I am trying to register (non-rigidly) two volumes of microscopy images, a head of C.elegans worm imaged with lightsheet microscope from two different directions. I managed to register them rigidly, but anything I try with non-rigid (FFD, Demons) either runs forever or produces highly distorted results. Would anyone be able to look at my code on github and give me some tips? I am quite desperate to make this work. If someone helps me out, I’ll be happy to have him/her as a co-author
Looked at the code and I’ve got some questions:
- The text says “original images are highly anisotropic in Z vs XY. Resampled in simpleITK for isotropic resolution.” For registration you don’t need to do this, actually you shouldn’t do this. It is only relevant for visualization. As you increase the number of pixels (image size), you are also increasing the number of samples that are used in registration as these are specified as a percentage of the image size (slower registration).
- The global transformation you are using is rigid (that code isn’t there). Have you tried an affine transformation? If yes, why did you prefer rigid.
- As I’m not familiar with the modality, have you tried
SetMetricAsMeanSquares? Mean squares metric assumes the intensities in the images don’t change. Correlation accommodates for linear changes, possibly more robust in your case.
Please try these changes and then we can proceed to the deformable step. The FFD is recommended, but using the Demons metric in the registration framework isn’t that great. The standalone Demons algorithms are faster.
Generally speaking, to tune a registration using a Jupyter notebook:
- Attach observers so that you plot the similarity metric (you will remove these once you’re done with the tuning as the plotting often takes longer than the registration).
- Use a small number of iterations (<=100 or <=50 depending on how long it takes) so that you can modify settings and quickly observe the convergence behavior.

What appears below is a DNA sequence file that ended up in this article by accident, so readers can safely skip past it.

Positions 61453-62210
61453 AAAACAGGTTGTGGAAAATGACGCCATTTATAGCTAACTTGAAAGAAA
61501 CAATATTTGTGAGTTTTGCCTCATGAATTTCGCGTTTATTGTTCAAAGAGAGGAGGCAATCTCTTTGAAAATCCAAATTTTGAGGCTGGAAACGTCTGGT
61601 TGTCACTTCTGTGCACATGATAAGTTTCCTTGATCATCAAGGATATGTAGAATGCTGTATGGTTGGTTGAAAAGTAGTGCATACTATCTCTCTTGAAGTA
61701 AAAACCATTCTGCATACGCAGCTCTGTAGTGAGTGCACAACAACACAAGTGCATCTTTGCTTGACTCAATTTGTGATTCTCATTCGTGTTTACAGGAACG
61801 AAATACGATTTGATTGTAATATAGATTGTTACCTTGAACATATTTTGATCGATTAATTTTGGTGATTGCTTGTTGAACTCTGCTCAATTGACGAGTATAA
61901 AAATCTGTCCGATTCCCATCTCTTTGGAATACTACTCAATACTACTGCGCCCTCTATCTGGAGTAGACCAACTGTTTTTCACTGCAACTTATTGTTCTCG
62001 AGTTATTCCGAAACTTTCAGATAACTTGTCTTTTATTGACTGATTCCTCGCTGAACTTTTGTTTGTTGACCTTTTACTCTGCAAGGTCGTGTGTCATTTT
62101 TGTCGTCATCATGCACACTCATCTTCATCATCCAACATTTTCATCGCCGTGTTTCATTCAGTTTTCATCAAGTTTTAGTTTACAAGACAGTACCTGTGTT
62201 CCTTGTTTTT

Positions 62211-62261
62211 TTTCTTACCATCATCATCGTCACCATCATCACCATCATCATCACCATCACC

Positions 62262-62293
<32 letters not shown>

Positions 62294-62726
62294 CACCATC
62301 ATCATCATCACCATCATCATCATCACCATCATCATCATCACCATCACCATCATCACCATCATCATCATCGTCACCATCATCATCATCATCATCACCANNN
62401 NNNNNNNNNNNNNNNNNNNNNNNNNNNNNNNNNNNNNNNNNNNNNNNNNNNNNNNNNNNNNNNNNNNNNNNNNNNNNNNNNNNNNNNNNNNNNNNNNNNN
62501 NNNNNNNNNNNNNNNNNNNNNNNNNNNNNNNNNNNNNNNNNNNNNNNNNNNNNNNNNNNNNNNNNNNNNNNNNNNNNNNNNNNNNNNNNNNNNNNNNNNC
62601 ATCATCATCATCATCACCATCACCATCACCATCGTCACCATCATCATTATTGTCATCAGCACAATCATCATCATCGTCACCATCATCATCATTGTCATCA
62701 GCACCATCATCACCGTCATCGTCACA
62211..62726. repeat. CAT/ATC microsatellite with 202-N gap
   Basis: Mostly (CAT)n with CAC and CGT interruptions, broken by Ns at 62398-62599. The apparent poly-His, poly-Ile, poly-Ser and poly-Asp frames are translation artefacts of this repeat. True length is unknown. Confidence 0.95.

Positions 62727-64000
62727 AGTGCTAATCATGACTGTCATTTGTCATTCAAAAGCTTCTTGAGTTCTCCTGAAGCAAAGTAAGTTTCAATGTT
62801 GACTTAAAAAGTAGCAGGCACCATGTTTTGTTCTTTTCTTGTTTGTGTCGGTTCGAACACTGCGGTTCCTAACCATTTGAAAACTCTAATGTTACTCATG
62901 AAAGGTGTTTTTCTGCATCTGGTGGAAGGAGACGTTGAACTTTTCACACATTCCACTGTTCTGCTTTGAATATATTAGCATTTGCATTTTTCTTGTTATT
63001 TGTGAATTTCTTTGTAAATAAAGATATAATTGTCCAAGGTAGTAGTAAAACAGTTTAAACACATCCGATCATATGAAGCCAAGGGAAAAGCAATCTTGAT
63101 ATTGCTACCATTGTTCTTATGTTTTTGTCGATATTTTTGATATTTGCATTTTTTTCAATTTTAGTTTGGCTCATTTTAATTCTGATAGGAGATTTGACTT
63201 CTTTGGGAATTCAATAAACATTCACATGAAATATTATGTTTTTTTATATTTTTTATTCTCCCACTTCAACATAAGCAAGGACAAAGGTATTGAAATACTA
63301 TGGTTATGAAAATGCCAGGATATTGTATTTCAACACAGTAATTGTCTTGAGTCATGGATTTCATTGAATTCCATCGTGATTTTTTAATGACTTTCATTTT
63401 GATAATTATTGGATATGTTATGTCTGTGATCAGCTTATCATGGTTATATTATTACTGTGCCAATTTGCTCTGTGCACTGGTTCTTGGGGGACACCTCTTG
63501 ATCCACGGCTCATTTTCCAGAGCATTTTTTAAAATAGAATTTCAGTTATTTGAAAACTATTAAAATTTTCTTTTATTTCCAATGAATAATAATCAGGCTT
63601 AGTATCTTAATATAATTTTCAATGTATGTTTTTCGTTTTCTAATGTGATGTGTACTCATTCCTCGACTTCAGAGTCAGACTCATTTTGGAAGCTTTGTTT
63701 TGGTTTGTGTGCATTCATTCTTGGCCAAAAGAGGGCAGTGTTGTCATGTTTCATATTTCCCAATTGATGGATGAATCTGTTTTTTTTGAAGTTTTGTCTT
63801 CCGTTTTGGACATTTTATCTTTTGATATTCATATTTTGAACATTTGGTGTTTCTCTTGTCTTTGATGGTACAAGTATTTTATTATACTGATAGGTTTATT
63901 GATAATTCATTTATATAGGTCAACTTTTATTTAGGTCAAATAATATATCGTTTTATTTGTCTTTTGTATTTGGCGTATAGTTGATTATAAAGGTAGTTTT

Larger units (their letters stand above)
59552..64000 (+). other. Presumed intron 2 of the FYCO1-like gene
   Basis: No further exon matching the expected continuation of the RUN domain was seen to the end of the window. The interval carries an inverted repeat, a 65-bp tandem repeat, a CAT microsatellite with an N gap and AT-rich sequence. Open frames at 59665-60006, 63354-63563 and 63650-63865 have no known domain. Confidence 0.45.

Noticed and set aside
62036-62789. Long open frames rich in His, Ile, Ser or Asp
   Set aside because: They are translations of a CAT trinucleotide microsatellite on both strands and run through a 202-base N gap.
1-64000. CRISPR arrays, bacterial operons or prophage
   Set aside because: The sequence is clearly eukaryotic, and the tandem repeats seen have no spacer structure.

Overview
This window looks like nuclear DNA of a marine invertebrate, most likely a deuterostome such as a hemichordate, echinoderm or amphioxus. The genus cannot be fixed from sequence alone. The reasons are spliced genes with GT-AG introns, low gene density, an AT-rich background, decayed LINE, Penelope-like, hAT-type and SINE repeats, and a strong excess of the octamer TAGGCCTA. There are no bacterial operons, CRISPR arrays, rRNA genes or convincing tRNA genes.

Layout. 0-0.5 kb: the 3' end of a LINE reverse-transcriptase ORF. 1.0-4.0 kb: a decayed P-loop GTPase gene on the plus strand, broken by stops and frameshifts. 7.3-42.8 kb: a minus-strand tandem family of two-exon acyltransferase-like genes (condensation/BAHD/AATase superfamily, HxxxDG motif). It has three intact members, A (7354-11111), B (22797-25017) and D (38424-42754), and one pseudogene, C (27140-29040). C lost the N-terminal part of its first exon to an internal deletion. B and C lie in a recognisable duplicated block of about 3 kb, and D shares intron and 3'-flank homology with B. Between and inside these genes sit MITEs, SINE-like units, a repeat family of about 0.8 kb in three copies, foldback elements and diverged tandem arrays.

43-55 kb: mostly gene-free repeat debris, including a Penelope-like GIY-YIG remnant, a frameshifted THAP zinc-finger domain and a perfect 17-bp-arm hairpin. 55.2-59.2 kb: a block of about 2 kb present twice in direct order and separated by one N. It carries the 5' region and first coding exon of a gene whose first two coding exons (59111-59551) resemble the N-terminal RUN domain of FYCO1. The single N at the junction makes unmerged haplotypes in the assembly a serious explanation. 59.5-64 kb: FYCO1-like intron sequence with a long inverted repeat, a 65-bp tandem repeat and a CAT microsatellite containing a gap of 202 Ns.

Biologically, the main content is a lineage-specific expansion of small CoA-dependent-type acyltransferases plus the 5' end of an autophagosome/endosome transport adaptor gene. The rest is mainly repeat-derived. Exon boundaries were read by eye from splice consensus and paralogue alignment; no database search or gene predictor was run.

- At the end of registration, print the termination condition to ensure that it is reaching the max number of iterations - if not you can decrease the number of iterations.
If you have reasonable settings you should see the metric going down, otherwise you’ll see it bumping along and likely terminating very quickly. Once the registration looks like it is going in the right direction and you are terminating due to max-iterations you can increase that and let it run.
- Anisotropy in this dataset is weird, because original stacks are rotated 45 deg around Y axis. To preserve information, stacks are therefore up-sampled to isotropic resolution before rotation.
- I tried affine (see the updated notebook) - the three optimizers I tried crash, I don’t know why. In general, the worm may wiggle between the acquisition time points, and affine would not be enough, some non-linear transform is needed.
- Good point, I used
SetMetricAsCorrelationthis time, and things started to work!
Do you have any tips why affine transformation may crash? Any further tips how to improve the registration?
Happy to hear you are making progress.
The suggestion to use affine was not intended to replace FFD, just make it easier to deal with the deformation. The affine takes care of the coarser part and FFD the finer.
MeanSquares is wonderful for very constrained image acquisition situations. In most real world cases even when the intensities are supposed to remain the same they often don’t and that breaks it in terms of convergence.
The registration should never crash! Throwing an exception due to a problem is expected, but crashing is a problem in our toolkit. A quick look at the affine registration code, I see you didn’t call the
SetMetricSamplingPercentage. Try calling these and let us know if that made a difference (if these prevent the crash then there is an issue with our default settings).